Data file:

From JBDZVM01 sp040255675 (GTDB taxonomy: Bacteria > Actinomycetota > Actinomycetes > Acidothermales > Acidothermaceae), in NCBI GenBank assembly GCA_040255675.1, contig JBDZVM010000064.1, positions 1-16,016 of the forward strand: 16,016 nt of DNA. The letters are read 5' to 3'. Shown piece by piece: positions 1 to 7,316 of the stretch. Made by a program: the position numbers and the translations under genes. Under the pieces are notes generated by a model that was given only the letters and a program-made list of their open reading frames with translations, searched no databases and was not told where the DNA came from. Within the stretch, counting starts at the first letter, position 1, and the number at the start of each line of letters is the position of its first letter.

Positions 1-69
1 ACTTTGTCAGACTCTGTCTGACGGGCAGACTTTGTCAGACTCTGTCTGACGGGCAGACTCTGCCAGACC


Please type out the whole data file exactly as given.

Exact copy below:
From JBDZVM01 sp040255675 (GTDB taxonomy: Bacteria > Actinomycetota > Actinomycetes > Acidothermales > Acidothermaceae), in NCBI GenBank assembly GCA_040255675.1, contig JBDZVM010000064.1, positions 1-16,016 of the forward strand: 16,016 nt of DNA. The letters are read 5' to 3'. Shown piece by piece: positions 1 to 7,316 of the stretch. Made by a program: the position numbers and the translations under genes. Under the pieces are notes generated by a model that was given only the letters and a program-made list of their open reading frames with translations, searched no databases and was not told where the DNA came from. Within the stretch, counting starts at the first letter, position 1, and the number at the start of each line of letters is the position of its first letter.

Positions 1-69
1 ACTTTGTCAGACTCTGTCTGACGGGCAGACTTTGTCAGACTCTGTCTGACGGGCAGACTCTGCCAGACC